2.         Regulation on how states collect/portray data. During nationwide public health concerns, the national government should provide guidelines for states to follow in regards to a uniform collection of data which is reliable and a valid representation of real-time situations.

Especially in regards to:

  •  Highlighting communities that have the greatest cases – to raise a red flag of locations that need most urgent support and care

  •  Probable vs. confirmed cases

  •  Viral vs. antibody testing

  • Specimen (one person counted multiple times for each test taken) vs. people tested (one person counted once regardless of tests taken) report

  • Local vs. imported cases

Thus, allowing for most transparent and clear communication for those who can take action to disburse resources to those in most need.

3.        Collaborate with media outlets to reduce fake news and distrust of the people. Provide media outlets with resources/references (data, point of contact for experts in a subject matter, etc.) that aid in narrating/visualizing and humanizing a chaotic situation nationwide.

Government (state)

1.        Enhance communication within state. By enhancing communication efforts between counties, regions, etc. (depending on division below a state level) there can be united efforts to efficiently make use of resources, time, and people available to address communities with greatest vulnerabilities and reduce/contain pockets of higher rates of infection in cases such as COVID-19.

2.         Improve safety measures for critical infrastructure jobs. Making sure that there is an emphasis on following safety procedure to reduce the spread of a virus in industries such as agriculture, manufacturing, and constructing which make it hard to social distance. This could be done by providing needed protective items such as face masks and hand sanitizer, making sure that procedures are written in a language that employees can comprehend, and providing information/locations where they may receive further assistance for themselves and their families.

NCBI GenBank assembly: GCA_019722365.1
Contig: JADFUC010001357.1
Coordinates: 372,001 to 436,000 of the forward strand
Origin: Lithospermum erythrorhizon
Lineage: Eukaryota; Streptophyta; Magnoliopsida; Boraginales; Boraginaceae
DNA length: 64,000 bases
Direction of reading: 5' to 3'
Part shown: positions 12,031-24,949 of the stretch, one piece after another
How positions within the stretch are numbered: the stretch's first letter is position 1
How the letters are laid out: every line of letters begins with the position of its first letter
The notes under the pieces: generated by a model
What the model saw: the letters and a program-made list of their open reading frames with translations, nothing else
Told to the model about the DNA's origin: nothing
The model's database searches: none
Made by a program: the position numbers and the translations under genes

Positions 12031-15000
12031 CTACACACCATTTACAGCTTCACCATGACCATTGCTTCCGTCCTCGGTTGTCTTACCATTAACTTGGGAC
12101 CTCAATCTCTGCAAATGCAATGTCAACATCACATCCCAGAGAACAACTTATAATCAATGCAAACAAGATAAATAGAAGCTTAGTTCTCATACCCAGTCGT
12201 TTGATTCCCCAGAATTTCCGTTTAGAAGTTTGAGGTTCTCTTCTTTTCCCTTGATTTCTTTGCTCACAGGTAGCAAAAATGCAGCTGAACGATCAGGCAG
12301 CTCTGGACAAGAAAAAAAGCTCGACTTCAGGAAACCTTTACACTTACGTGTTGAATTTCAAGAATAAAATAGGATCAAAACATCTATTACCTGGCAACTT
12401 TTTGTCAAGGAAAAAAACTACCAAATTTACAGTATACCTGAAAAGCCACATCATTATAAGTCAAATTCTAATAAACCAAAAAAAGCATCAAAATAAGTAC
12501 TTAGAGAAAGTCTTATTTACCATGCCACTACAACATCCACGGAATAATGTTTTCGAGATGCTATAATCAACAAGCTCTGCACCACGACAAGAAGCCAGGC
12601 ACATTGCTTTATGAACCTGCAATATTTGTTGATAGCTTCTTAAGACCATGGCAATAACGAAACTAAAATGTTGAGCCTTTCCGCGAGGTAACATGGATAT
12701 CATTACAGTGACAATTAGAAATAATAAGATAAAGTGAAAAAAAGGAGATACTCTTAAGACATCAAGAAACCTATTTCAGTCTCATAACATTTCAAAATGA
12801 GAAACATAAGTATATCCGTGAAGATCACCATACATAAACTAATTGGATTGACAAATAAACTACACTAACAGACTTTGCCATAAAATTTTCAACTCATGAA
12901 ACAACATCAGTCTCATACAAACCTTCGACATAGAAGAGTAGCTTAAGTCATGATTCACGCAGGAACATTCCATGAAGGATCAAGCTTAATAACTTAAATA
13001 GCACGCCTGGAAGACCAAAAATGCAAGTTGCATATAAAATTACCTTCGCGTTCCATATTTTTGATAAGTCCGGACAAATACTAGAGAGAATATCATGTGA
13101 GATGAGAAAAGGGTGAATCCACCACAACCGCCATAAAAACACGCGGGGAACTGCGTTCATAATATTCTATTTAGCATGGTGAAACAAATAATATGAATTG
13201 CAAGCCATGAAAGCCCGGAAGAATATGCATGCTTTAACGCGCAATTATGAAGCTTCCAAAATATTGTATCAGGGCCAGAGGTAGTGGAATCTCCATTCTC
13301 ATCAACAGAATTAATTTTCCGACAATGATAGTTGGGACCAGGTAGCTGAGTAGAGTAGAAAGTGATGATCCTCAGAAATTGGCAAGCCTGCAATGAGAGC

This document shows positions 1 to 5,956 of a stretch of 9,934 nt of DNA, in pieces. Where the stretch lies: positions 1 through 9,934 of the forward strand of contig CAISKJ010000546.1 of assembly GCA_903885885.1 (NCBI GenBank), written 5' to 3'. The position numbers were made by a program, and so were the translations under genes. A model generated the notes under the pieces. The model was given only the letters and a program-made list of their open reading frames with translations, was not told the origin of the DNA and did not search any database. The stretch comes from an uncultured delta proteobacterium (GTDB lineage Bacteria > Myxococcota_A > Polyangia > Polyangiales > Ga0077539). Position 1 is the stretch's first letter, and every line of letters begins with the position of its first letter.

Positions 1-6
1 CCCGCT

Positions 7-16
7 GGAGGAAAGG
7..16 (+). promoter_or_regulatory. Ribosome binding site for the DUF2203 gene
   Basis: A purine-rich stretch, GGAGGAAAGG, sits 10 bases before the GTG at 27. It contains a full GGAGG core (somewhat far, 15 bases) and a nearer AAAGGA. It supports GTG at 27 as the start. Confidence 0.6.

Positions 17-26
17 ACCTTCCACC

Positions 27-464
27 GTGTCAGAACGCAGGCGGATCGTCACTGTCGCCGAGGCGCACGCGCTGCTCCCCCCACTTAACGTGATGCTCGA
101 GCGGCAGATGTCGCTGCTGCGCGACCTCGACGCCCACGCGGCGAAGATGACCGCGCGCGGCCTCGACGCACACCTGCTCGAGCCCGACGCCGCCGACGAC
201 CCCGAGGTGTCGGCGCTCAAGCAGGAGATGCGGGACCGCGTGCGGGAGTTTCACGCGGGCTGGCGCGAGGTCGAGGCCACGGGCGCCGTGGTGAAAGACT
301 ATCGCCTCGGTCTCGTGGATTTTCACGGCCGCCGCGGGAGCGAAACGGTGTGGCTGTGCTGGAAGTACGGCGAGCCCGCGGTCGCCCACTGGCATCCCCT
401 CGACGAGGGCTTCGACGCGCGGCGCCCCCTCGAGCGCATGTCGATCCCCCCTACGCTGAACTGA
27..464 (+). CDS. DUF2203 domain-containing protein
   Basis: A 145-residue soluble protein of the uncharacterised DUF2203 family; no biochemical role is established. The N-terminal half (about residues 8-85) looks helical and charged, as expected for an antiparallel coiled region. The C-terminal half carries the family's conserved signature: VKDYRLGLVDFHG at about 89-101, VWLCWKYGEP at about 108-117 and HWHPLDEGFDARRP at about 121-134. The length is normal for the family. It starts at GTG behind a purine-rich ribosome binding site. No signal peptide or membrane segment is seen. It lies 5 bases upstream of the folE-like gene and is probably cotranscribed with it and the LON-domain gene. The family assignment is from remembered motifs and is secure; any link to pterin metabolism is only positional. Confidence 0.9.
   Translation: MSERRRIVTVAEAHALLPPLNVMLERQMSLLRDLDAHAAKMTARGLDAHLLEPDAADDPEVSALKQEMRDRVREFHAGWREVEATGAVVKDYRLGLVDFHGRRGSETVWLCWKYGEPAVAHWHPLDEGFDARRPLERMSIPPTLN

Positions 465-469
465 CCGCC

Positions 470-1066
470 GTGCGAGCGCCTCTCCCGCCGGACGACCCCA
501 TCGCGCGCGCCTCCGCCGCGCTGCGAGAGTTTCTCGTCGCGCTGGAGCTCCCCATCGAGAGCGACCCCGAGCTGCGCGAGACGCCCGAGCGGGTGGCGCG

Media Outlets

1.        Ethical narration of information which may help or hinder containing a public health problem. News organizations should make sure that publications are made after sufficient research has been done and reviewed to show credibility for media outlet. When it comes to people’s intake of information, today there is an infinite amount of choices which publish untrue information for likes/followers/repost. As such it is up to media outlets to put in the extra effort to make a clear distinction between reputable sources versus those only wanting to increase subscriptions. COVID-19 has been a perfect example of how lack of ethics has led people astray, anxious, fearful of the future and often time non-compliant with safety measures to help contain the virus.

2.        Representation of vulnerable communities. During chaotic times such as that which we are living with COVID-19, it is important that those who have a wide network and can reach millions of people don’t forget about emphasizing the narratives of people who have the greatest need. Thereby, aiding in the acquirement of funds and additional resources which may be out of reach for many people.

Education System

1.        Incorporate graphicacy in school curriculum. With the propagation of maps and charts to share large amounts of information in clear/concise ways it is ever more important that students of all ages have an understanding of how to properly analyze visuals. Is this visual necessary? What is being represented? Is visual portrayed in an adequate manner?

2.        Update required university core course curriculum. The modification of a curriculum to include courses such as sociology, psychology, anthropology, and ethics would allow for students to have exposure to a world outside their own and gain wisdom which will be helpful regardless of their career path. And will also help shape their minds to understand the diversity within our modern world and reduce the sense of parochialism, which is important for generations to come to reduce inequalities and improve equitability.

Civil Society

1.        Empowerment of community leaders to raise the voice of those unheard. Empowerment can happen if knowledge of medical findings, care, and additional resources is shared with the general public in a way that is understood by those who did have the opportunity to receive a higher level of education. Meaning that any research/information/updates should be distributed in a language that is not meant for a scholarly presentation but rather easily applied to communities that would benefit from shared knowledge.